In Bayesian inference, the initial belief of the child of what a sheep may look like is called the prior. The updated belief after seeing the actual picture is called the likelihood The child then combines the prior and the likelihood using Bayes’ rule to obtain the posterior.

Posterior distribution which is also a Gaussian gives us more confident about our belief and it’s calculated using Bayes’ Formula as shown.

The equation expresses how our belief about the value of $$\theta$$, as expressed by the prior distribution $$P(\theta)$$ is reallocated following the observation of the data $$y$$, as expressed by the posterior distribution.

The denominator $$P(y)$$ cannot be calculated directly, and is actually the expression in the numerator, integrated over all $$\theta$$:

The intractability of this integral is one of the factors that has contributed to the under-utilization of Bayesian methods by statisticians.

Since we are usually unable to calculate the denominator, numerical approximations are typically applied to estimate the posterior distribution. We will get to the maths of Gaussian processes later in this post, but for now let us get the intuition behind Gaussian processes.

Let us say we intend to carry out the measurement of temperature over time using a temperature sensor. The measurements will look similar to what we have in the graph below.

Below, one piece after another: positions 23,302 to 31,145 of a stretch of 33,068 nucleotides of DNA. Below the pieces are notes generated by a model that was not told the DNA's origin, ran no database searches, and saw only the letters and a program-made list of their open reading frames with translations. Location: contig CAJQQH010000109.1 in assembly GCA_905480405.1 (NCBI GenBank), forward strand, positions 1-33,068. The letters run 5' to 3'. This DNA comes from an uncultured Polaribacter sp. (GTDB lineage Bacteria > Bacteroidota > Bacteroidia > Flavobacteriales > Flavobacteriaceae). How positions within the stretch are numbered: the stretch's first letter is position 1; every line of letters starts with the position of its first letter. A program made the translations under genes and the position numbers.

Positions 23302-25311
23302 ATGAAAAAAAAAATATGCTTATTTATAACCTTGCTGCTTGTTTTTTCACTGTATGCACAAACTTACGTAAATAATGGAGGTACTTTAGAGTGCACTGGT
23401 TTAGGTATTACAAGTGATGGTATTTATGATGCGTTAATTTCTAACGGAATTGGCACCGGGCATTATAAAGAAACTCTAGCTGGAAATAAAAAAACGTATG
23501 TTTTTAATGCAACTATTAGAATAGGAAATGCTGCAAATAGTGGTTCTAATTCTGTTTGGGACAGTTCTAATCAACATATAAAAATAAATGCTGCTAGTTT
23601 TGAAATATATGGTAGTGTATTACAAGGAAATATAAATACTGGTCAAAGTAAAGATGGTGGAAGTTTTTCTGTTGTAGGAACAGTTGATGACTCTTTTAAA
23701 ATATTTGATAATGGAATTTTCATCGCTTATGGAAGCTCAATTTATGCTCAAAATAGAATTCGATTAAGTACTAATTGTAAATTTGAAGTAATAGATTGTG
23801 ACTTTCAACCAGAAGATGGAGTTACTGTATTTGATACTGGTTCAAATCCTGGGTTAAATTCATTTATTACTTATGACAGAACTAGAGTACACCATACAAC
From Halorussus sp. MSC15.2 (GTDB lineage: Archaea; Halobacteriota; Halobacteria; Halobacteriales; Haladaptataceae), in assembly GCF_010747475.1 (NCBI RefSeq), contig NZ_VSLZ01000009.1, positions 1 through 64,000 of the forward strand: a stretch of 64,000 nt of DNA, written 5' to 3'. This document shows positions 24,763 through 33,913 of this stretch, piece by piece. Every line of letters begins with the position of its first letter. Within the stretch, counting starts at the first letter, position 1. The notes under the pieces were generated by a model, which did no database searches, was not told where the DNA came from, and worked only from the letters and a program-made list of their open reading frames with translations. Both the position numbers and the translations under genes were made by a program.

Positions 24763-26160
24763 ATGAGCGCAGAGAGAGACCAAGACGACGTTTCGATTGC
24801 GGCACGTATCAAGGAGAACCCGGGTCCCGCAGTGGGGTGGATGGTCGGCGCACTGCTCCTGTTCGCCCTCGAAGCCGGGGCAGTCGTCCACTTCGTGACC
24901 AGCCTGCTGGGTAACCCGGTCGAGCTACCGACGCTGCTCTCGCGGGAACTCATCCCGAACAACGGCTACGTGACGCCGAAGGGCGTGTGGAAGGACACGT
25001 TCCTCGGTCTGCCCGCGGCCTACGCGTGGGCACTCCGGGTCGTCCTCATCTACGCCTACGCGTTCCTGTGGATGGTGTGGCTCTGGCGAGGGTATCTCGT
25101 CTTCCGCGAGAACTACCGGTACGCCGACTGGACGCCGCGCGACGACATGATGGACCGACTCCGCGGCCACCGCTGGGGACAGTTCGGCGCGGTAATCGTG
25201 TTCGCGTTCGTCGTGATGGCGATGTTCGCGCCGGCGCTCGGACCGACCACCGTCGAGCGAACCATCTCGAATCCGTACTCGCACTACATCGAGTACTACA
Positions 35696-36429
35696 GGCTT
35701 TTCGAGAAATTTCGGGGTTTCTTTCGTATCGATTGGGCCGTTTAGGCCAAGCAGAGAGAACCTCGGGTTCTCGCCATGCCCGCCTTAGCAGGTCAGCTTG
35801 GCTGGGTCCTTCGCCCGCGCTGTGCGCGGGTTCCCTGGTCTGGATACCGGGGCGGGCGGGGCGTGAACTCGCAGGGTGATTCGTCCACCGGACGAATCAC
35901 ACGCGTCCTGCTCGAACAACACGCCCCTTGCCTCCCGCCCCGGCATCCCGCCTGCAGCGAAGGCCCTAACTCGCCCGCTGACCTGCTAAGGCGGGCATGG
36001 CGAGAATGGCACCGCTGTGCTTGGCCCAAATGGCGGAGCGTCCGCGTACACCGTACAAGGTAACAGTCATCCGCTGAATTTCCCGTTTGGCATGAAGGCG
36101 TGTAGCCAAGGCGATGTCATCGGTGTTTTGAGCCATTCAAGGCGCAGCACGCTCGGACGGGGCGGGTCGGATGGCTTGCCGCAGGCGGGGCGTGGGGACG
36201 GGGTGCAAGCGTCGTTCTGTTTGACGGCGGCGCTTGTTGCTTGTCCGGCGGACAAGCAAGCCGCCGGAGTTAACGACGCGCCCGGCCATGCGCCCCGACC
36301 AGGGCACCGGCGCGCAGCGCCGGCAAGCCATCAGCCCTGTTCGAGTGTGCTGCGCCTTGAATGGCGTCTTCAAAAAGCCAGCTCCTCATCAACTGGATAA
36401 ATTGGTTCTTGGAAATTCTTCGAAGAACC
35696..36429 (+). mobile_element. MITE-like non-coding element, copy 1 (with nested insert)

The natural thing we may want to do next is to know what the temperature would be be at a particular time in the future. Normally, when we want to measure the temperature, we fit in different dimensions of Gaussian processes. But rather than going through those individual Gaussian processes, we represent them as a function.

The way we are now going to represent the prior distribution is the mean which is the dash blue line at the centre of the of the function. The envelopes around it are two standard deviations which give us some degree of confidence in our measurements.

## Modeling Functions with Gaussians

The major idea behind Gaussian processes is that a function can be modeled using an infinite dimensional multivariate Gaussian distribution. In other words, every point in the input space is associated with a random variable and the joint distribution of these is modeled as a multivariate Gaussian.

Given $x = (x_1, x_2)$ is jointly Gaussian with parameters

First, the marginal distribution of any subset of elements from a multivariate normal distribution is also normal:

Also, conditional distributions of a subset of a multivariate normal distribution (conditional on the remaining elements) are normal too:

where

A Gaussian process generalizes the multivariate normal to infinite dimension. It is defined as an infinite collection of random variables, any finite subset of which have a Gaussian distribution. Thus, the marginalization property is explicit in its definition. Another way of thinking about an infinite vector is as a function. When we write a function that takes continuous values as inputs, we are essentially specifying an infinte vector that only returns values (indexed by the inputs) when the function is called upon to do so. By the same token, this notion of an infinite-dimensional Gaussian as a function allows us to work with them computationally: we are never required to store all the elements of the Gaussian process, only to calculate them on demand.